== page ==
1. Gut Bacterial Species Shown to Lower Fecal and Serum Cholesterol Levels in Humans
Evidence Rating Level: 2 (Good)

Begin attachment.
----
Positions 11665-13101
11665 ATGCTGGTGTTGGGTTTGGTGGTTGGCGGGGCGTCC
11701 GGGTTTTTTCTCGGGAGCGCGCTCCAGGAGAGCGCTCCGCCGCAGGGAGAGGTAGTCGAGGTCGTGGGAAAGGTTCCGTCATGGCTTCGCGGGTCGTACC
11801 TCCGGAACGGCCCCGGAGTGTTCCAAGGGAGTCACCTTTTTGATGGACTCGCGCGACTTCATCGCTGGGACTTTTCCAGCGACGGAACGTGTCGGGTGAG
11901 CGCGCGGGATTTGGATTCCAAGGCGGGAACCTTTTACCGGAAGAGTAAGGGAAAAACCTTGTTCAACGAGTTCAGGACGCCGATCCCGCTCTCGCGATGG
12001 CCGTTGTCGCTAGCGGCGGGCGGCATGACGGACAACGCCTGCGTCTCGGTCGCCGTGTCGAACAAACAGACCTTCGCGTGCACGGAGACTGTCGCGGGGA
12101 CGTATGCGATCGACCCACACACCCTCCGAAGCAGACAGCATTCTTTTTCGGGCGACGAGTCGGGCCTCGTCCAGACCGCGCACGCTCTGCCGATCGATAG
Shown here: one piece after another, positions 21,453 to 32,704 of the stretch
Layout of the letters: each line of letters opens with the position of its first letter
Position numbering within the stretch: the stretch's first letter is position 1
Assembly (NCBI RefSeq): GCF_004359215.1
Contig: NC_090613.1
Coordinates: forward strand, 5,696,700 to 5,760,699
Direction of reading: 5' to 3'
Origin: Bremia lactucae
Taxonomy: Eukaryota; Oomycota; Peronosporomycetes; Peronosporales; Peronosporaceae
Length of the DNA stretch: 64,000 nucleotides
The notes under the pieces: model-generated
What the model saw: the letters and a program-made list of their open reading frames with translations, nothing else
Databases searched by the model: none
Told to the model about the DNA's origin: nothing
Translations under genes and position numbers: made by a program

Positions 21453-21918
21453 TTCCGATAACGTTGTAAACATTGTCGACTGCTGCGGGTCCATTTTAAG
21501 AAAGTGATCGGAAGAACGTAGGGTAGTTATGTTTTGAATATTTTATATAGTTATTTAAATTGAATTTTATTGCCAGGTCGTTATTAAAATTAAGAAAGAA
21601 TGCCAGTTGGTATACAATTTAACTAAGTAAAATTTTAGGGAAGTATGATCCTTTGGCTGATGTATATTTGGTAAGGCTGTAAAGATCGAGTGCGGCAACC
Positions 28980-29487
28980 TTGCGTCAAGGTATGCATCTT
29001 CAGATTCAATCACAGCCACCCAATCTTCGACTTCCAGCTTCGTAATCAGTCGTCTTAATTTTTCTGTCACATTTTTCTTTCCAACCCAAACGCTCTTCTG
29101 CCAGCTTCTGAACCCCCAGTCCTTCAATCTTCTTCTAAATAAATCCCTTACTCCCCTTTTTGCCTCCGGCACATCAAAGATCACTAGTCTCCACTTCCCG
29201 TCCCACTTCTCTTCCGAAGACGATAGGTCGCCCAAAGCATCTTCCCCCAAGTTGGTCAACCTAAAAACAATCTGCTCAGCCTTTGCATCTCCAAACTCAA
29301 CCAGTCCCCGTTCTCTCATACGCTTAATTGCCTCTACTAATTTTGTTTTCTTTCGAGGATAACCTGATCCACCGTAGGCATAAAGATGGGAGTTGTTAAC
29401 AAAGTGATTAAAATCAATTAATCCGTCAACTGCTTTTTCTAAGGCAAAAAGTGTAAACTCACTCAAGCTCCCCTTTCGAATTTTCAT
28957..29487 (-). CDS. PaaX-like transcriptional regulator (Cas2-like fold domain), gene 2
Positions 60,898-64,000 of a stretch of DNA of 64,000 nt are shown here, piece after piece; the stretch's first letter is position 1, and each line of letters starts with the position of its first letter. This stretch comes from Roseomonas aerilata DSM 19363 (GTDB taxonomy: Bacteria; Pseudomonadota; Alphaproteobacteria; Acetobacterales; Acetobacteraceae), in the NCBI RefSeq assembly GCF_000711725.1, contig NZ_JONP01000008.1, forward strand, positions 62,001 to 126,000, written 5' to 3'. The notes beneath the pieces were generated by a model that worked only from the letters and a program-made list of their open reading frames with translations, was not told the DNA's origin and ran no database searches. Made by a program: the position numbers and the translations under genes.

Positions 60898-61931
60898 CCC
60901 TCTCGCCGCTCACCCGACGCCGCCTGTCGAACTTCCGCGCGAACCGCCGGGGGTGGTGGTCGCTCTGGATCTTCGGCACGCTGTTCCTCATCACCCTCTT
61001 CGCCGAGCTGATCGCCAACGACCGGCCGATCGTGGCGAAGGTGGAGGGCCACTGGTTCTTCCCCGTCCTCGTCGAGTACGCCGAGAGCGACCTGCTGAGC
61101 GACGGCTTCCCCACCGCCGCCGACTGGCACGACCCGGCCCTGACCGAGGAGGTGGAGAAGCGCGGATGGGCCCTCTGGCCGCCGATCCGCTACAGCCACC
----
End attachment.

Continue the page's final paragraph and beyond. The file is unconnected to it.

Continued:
High serum cholesterol levels have been linked to cardiovascular disease, the cause of 1 in 4 deaths in all industrialized countries. Reducing cholesterol transport in the intestine, as demonstrated by ezetimibe, a small molecule transporter inhibitor, is a clinically validated strategy to lower cholesterol serum levels. Past studies have shown that the presence of certain gut bacteria are similarly linked to lowering serum and fecal cholesterol levels. A proposed mechanism involves the bacteria converting cholesterol to coprostanol, thereby decreasing the amount of absorbed cholesterol. However, support for this mechanism is lacking in the current literature. Through a bioinformatics analysis, the study identified 4 clusters of enzymes from the human gut microbiota with the potential to metabolize cholesterol. These enzymes were then experimentally validated as cholesterol dehydrogenases, out of which the ECOP170 enzyme was identified as having the greatest expression increase in the presence of cholesterol. Subsequently, the ECOP170 genes were renamed as ismA (intestinal metabolism sterol A genes). A subsequent in-vivo analysis was conducted on two independent human cohorts, PRISM and HMP2, separating coprostanol positive fecal samples from coprostanol negative samples within those cohorts. The analysis found that the presence of IsmA-encoding bacteria in the gut was highly correlated with the presence of coprostanol in feces, suggesting that these bacteria metabolize cholesterol in-vivo (PRISM: OR = 42.73 [95% confidence interval, CI: 11.28, 283.54]; HMP2: OR = 28.94 [95% CI: 13.64, 61.41]). Finally, a meta-analysis of 3 studies found that the presence of IsmA-encoding bacteria was highly correlated with a decrease in serum cholesterol levels. The human cohort with IsmA-encoding bacteria had a 0.15 mmol/L lower total serum cholesterol level, compared to a cohort without IsmA-encoding bacteria (95% CI: −0.27, −0.03). This effect size is comparable to differences in cholesterol levels due to human gene variation: For instance, HMGCR and PCKS9 are lipid-associated genes that have been found to contribute differences in cholesterol levels of 0.063 mmol/L and 0.050 mmol/L respectively. This suggests that the presence of IsmA-encoding bacteria contributes a biologically significant decrease in host serum cholesterol levels, which could directly impact human health outcomes. This multidisciplinary strategy in combining bioinformatic and biochemical approaches could be applied to other pathways and microbiomes of interest to characterize previously unknown microbes and enzymes that could be responsible for other relevant metabolic transformations.